New York sues IJC over flooding on Lake Ontario

wwny New York sues IJC over flooding on Lake Ontario

WATERTOWN, N.Y. (WWNY) - New York state is suing the the International Joint Commission, the agency which regulates water levels on Lake Ontario and the St. Lawrence River.

Governor Andrew Cuomo announced that the state Department of Environmental Conservation is filing a lawsuit against the IJC "for its mismanagement of Lake Ontario water levels that caused catastrophic damage to shoreline communities."

In a news release, the governor's office says: "As a direct result of the IJC's mismanagement, extremely high water levels exacerbated damage to residences and businesses, swept away large swaths of the shoreline, and upended the lives of thousands of New Yorkers twice in the past three years. Property owners have suffered severe erosion and loss of vegetation, while the State sustained more than $4 million in property damage that it still has not been able to fully repair."

The lawsuit argues that the IJC must compensate the state for the destruction resulting from water level mismanagement.

"The facts of the matter are plain: The IJC's function is to manage the Lake Ontario water levels, and they failed - period. They have been wholly unresponsive and have taken no action to make the situation better," Cuomo said in a prepared statement. "We will not shoulder the burden of the destruction that is a direct result of the IJC's gross mismanagement of Lake Ontario water levels, and the IJC needs to compensate New York for the severe damage to the homes and businesses along the shoreline. That's what this lawsuit is all about."

Specifically, the complaint asserts the following causes of action:

- Negligence: IJC breached its duty by failing to take sufficient steps to protect the interests of New York property owners on the Lake Ontario shoreline.

- Nuisance: Based on the severe flooding that resulted from IJC's mismanagement, IJC was or should have been substantially certain that its conduct would cause an invasion of the State's interest in the use and enjoyment of its land.

- Trespass: IJC failed to increase outflows from Lake Ontario to lower water levels and abate flooding, which constituted an invasion of property.

The state said, in an attempt to mitigate exposure to property owners, it repeatedly called on the IJC to release as much water from the Moses Saunders Dam as possible.

According to the state, rather than protect shoreline communities, the IJC favored commercial shipping interests.

In a June 8 letter to the U.S. and Canadian chairpersons of the IJC, the governor, on behalf of the state of New York, said he called on the commission to take immediate action to correct its water management protocols to remedy the ongoing threat caused by Lake Ontario flooding. The governor demanded that the IJC reimburse New York for its costs, and make additional funds available for resiliency projects and other protective measures made necessary by the IJC's acts and omissions.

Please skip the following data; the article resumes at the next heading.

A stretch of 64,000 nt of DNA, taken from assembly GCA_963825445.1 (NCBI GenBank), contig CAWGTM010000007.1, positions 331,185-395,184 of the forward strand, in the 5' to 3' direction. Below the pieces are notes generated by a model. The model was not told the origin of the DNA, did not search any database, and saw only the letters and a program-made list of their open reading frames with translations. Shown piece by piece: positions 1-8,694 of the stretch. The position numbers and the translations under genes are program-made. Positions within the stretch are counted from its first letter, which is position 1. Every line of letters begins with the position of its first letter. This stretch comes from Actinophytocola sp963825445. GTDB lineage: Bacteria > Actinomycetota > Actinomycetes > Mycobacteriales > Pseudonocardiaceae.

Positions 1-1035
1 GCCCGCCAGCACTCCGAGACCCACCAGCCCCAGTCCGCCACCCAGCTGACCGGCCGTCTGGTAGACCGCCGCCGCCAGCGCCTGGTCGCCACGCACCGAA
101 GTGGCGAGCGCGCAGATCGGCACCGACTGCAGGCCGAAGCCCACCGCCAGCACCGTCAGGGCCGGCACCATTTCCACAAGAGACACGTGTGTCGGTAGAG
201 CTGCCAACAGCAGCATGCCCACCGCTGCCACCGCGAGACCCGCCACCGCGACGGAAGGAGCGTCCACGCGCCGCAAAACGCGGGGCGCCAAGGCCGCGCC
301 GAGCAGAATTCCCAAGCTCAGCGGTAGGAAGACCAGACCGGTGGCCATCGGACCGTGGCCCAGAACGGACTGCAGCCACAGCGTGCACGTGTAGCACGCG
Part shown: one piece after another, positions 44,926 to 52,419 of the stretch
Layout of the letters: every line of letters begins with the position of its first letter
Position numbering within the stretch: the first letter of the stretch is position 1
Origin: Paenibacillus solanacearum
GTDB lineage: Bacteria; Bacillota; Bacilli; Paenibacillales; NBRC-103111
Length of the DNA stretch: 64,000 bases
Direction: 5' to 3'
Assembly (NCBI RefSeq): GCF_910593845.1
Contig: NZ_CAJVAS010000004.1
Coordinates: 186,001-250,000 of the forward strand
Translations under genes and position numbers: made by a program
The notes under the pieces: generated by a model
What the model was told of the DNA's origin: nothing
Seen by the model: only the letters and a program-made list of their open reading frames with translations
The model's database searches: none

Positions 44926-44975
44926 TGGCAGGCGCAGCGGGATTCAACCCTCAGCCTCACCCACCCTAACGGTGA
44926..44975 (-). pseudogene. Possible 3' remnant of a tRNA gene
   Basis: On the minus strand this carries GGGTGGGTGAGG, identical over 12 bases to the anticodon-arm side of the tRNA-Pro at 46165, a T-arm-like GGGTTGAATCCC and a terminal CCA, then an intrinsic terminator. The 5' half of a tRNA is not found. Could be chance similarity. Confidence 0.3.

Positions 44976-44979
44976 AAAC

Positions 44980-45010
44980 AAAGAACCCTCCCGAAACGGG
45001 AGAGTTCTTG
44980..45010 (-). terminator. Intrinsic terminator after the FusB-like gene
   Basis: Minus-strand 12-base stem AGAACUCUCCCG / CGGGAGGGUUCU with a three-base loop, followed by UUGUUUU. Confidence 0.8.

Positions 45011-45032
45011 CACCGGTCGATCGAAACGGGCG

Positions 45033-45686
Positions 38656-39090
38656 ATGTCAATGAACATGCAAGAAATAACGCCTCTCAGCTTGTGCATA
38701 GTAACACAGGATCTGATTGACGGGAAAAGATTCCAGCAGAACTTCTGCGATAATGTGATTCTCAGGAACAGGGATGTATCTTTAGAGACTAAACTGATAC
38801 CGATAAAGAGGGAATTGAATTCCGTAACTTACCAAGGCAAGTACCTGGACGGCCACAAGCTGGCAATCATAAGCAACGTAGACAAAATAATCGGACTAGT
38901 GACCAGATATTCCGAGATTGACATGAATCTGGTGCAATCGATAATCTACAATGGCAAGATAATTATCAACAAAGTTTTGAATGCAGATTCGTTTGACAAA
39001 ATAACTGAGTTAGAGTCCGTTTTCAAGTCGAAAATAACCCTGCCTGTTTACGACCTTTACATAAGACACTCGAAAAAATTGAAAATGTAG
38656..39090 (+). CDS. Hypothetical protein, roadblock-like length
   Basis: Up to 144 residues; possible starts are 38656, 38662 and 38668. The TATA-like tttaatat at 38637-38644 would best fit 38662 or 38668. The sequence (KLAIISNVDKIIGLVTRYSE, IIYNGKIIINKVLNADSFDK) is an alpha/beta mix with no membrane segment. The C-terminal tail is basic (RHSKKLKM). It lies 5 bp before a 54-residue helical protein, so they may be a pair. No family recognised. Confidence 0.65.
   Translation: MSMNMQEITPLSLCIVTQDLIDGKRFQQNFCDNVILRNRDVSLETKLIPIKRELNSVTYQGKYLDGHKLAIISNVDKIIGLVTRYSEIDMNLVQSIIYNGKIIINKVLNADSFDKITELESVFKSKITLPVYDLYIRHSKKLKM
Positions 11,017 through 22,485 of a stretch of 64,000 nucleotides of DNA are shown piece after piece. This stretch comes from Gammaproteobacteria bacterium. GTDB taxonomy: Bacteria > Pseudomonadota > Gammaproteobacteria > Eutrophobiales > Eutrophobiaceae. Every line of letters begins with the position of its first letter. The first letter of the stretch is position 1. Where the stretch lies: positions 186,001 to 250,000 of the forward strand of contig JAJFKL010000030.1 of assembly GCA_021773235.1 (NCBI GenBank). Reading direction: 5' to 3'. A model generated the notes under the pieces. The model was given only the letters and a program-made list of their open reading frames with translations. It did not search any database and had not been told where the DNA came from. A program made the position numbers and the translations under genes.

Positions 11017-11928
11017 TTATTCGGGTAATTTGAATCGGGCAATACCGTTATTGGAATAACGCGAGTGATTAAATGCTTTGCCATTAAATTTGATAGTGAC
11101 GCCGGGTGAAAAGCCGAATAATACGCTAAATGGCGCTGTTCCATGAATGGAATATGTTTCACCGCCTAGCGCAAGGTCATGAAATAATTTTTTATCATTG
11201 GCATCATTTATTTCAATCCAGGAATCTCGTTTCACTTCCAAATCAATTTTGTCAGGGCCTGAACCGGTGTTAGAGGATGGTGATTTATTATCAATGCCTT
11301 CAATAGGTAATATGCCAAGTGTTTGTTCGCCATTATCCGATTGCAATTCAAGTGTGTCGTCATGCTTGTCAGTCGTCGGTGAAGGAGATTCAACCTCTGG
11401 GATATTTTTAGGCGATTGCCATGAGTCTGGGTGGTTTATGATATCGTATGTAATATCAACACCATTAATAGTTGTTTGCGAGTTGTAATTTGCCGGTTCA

The state said the IJC has failed to address any of these demands and instead recently reduced the outflows slightly notwithstanding continued record-high water levels.

As laid out in the DEC's complaint, the state said the IJC can no longer hide behind a claim of sovereign immunity and must now answer for its negligent conduct and failure to adhere to obligatory requirements to address high water levels. The IJC's failure to take action compels the legal action, the state said.

“In 2017 and again this year, I have heard from countless people living along Lake Ontario and the St. Lawrence River whose homes were severely damaged and in some heartbreaking cases, completely destroyed due to flooding. There have been two major flooding situations since the implementation of Plan 2014 just three years ago—yet the International Joint Commission has taken little action to see what can be done to alter the plan and provide necessary relief for property owners. I thank the Governor for continuing to advocate for those who live along our shorelines and for taking this necessary action,” said state Senator Patty Ritchie (R. - 48th District).

“The Governor has shown steadfast leadership on this critical matter and I applaud him on filing this lawsuit. The IJC has to step up to the plate and help foot the bill for the damage their poorly crafted plan has caused,” said Assemblyman Mark Walczyk (R. - 116th District)

7 News has reached out to the IJC for comment.

“We are aware of the governor’s announcement, but have not received formal notice of any action that may have been taken,” said IJC Public Information Officer Frank Bevacqua in an email.

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